The design of Electrathon America car  555 (formerly numbered 777) was started in 2002. Over 90% of its parts were modeled in 3D CAD to optimize fit inside the small body.  It's monocoque chassis is made of carbon fiber and Kevlar, vacuum bagged around a balsa wood/foam core skeleton. It used our own custom molds, since donated to a local school. There were also a few thin-wall structures where carbon fiber was formed over 1/8" thick plywood.  Strength comes from the carbon fiber/Kevlar laminations, and the wood helps to hold it in the correct position.

Most tubular suspension structures shown are made from 4130 Chrome-moly steel with 0.028 to 0.035" wall thickness. This was later found to be too thin for some areas (see article "555 modifications"). All plate steel shown is also 4130.

While it was 90% complete and primered in 2003, the car was only track tested a few times until the summer of 2007. That's when was painted and prepared to travel to Bonneville Salt Flats where it achieved a world record top speed (meeting Electrathon vehicle rules of that time) of 96.4mph on its 3rd of 5 passes. It has competed in several events following. A favorite, being Portland International Raceway in Oregon, on Memorial Day weekends. So far, we have chosen not to run it in small tight tracks, to avoid the close traffic damage that often occurs on those courses.

Here's the car with the top off.

The front (front suspension) mount wall is 20.5" back from the car nose.

The rear (front suspension) mount wall is 32.5" back from the car nose.

The front-wheel spindles (axles) are 31.25" back from the nose of the car.
(not the top of the bolt shown).

This rack & pinion worked excellent and was easy to install. This was an improvement from the original steering design and is available on our web store.

The front edge of the red backrest section is 53.25" back from the nose.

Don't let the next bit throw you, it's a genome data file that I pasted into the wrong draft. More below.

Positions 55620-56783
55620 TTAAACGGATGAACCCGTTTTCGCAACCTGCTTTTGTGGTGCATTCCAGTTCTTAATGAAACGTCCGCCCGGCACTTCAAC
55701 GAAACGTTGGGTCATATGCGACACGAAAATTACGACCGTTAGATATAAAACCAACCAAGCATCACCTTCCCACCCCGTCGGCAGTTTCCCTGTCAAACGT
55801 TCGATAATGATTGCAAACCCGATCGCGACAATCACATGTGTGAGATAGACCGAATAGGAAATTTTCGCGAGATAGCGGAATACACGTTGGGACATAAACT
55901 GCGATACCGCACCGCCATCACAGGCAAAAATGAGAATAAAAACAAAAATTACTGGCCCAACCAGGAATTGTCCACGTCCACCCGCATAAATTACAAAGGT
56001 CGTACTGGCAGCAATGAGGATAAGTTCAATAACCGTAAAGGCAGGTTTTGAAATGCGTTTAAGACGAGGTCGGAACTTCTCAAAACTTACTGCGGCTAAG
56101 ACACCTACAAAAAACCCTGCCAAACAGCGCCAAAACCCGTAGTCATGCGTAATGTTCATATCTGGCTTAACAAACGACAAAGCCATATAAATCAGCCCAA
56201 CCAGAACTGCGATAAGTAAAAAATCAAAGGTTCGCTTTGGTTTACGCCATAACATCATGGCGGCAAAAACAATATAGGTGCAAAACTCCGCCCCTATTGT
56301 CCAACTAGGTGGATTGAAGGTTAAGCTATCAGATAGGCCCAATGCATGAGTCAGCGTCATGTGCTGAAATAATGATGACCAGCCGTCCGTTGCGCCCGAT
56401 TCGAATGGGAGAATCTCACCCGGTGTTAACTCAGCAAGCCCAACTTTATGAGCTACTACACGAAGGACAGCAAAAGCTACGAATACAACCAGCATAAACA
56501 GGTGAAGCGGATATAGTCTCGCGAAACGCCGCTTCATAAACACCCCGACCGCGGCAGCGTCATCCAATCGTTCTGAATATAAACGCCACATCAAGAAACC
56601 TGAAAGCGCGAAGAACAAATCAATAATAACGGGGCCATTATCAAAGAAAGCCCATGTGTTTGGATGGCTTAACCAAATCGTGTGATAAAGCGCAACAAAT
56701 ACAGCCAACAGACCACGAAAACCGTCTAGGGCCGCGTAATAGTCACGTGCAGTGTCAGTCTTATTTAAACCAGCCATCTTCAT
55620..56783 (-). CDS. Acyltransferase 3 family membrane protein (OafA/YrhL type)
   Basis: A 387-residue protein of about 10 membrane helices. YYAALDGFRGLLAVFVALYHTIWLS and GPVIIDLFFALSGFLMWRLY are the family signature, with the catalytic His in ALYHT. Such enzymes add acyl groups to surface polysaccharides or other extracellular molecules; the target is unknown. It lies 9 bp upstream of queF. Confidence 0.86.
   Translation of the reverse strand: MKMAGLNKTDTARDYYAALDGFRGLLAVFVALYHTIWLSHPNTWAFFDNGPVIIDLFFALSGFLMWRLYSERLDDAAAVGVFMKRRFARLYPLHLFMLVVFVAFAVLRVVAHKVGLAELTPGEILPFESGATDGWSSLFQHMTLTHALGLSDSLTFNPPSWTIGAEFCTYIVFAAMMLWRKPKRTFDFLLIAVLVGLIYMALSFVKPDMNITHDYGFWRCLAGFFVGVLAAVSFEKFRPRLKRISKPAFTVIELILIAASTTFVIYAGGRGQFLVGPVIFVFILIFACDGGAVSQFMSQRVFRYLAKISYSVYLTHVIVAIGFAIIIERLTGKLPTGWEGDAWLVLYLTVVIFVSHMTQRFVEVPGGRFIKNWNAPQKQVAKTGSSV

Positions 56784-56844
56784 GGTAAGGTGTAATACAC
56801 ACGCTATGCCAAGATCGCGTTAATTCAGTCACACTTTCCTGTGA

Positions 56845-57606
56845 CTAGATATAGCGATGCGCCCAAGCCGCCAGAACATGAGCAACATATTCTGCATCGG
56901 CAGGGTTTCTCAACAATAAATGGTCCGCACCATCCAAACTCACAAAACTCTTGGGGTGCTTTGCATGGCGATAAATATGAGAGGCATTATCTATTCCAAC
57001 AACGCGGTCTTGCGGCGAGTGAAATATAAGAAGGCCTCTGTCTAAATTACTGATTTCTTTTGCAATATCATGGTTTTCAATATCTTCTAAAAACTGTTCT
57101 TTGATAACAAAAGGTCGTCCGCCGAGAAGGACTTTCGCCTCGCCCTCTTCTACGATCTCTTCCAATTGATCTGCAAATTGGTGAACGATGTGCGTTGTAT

The front edge of the pocketed composit roll bar is 68.5" back from the nose.

The centerline of the rear swing-arm axis is 70.5" from the nose. The white & red handle is the external power shut-off, required by competition rules.

Rear-axle is 7'-11" (95") from the nose of the car.

Kingpin caster angle is 13 degrees from a line perpendicular to the floor. This angle was chosen to add camber (banking angle) to the wheels when turning.

 Below  is a closer view of the angle shown above.

Motor axle-to-wheel-axle distance is about 16.25". A short distance helps to prevent the chain from derailing in hard corners, since we don't lean like a motorcycle.



Trailing-arm and caliper-mount plates are welded to the back of the spindle assembly.

The three main tubes that form each "A" arm are 3/4" in diameter x, 0.035" wall  4130 (chrome-moly steel).

View showing front mount-point of the left swing arm. Hat-bushings were pressed into the steel tube.

Compare the image above to the one below to notice a nut is on both sides of the carbon fiber wall. These two nuts are tightened together on the wall, to stabilize the pivot bolt. Black plastic spacers are used to consume the remaining space on all mount points. This allows for swing-arm positioning options and more forgiveness (tolerance) when building.


The distance from left-to-right tire centers is about 43" (at axle level).

 We run various tire sizes. This one is 20"x1.75".

We usually run 100 to 110 PSI tires.


The rear wheel/tire is back as far as we could put it (with this tire size). The axle is located about 13" forward from the tail.

Finally, an early dimensioned sketch showing body dimensions. While supplies last, this body is available at our web store as part#1437.
Dimensioned sketch of SHIFT EV's Electrathon streamliner body

 We hope you found this useful!